If you are flying first class, skip the preceding paragraph.

While you may never see the flight crew on your trip by air, the cabin crew is always available to help with boarding and safety issues. Just remember that most flights will be full during the holidays, and there is only one direction of flow when you board and one when you deplane, especially on single-aisle airliners. Help your fellow passengers and the flight attendants by stowing your gear and sitting down as soon as possible.

The main goal of the cabin crew is to ensure safety during all phases of flight. They work long hours in a small space. Courtesy goes a long way in helping with a packed airplane.

As Lincoln resident and Southwest Airlines flight attendant Kim Crane says: "I see a thousand people on a busy day. We always try to be upbeat and helpful. The passengers need to help out also."

With all of this talk about traveling by air, we should not forget that a means of travel to the entire country is accessible in downtown Lincoln. No travel plans should be considered without mentioning Amtrak.

The trains coming through Lincoln, bound for Chicago and St. Louis, are generally on time and comfortable. The new high-speed rails that have been installed over the past two years make for a quiet and very smooth ride.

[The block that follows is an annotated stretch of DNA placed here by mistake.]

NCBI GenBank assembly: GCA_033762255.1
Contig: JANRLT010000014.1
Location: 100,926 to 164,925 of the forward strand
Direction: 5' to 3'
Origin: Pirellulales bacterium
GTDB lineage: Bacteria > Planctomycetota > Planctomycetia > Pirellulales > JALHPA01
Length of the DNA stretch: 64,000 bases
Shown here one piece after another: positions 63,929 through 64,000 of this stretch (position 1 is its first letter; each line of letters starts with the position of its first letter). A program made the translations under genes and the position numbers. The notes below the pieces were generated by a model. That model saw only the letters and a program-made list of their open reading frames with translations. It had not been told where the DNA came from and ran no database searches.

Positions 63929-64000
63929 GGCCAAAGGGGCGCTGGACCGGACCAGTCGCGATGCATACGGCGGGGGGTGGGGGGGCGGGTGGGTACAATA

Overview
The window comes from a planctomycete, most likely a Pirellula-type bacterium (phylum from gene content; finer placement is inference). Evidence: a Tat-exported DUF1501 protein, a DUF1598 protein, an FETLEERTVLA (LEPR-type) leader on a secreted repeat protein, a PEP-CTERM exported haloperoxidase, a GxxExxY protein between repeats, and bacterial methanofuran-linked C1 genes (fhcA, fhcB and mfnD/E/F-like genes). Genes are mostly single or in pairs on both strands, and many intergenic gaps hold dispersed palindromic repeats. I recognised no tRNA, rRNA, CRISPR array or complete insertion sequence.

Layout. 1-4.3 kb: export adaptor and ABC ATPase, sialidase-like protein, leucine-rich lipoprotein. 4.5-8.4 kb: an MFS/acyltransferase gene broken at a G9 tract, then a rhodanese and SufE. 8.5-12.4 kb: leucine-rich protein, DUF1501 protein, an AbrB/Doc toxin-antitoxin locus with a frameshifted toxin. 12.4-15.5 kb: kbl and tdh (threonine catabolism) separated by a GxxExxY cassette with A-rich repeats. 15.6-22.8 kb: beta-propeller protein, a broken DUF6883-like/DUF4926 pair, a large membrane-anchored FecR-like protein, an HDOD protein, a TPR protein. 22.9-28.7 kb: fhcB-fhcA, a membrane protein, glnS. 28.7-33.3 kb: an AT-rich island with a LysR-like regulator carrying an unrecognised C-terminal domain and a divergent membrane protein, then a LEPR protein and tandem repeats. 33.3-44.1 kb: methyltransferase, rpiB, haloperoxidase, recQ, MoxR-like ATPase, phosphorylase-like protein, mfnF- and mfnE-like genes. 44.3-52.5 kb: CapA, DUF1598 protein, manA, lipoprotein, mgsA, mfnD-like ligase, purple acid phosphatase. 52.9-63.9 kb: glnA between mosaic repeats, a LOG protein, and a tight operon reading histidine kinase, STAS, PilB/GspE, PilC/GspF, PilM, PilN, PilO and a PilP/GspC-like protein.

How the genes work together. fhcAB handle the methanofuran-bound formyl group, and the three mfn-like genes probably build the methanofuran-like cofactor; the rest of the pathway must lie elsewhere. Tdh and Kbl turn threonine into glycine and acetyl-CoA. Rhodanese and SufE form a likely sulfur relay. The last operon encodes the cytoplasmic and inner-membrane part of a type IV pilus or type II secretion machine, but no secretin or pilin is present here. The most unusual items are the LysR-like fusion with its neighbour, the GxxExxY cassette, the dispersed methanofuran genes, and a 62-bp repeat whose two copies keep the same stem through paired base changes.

It is important to know that all seats on Amtrak are now reserved, so you will need a ticket when you board. Normal and Springfield have stations with ticket agents, but a passenger boarding at Lincoln's station will have to obtain a ticket by other means. The easiest way is to go online, purchase a ticket and have Amtrak mail it to you. If time does not allow this, generally the conductor will have your ticket.

One nice aspect about Amtrak is the ability to check whether a train is on time. A call to 800-USA-RAIL is all it takes, and input your train number. Train times can also be checked online by computer and by smartphone.

Speaking of electronic communication and travel, the airlines now will email flight times and on-time notices straight to your computer or smartphone. Be sure to give them your email address and mobile number when making reservations.

One time-saving feature of airline travel is the ability to get a boarding pass before leaving home. Just log on to your airline website within 24 hours of departure, enter the locater number of your reservation and print your boarding pass. If you don't check luggage, you can skip the often-long lines at the airline counter and go directly to your gate. Some airlines, including United, email a confirmation of a reservation and embed the check-in link in the email.

Whether you travel by air or train for the holidays, knowing some useful tips will help make the trip as smooth as possible, and "home for the holidays" will only bring a smile and warm thoughts.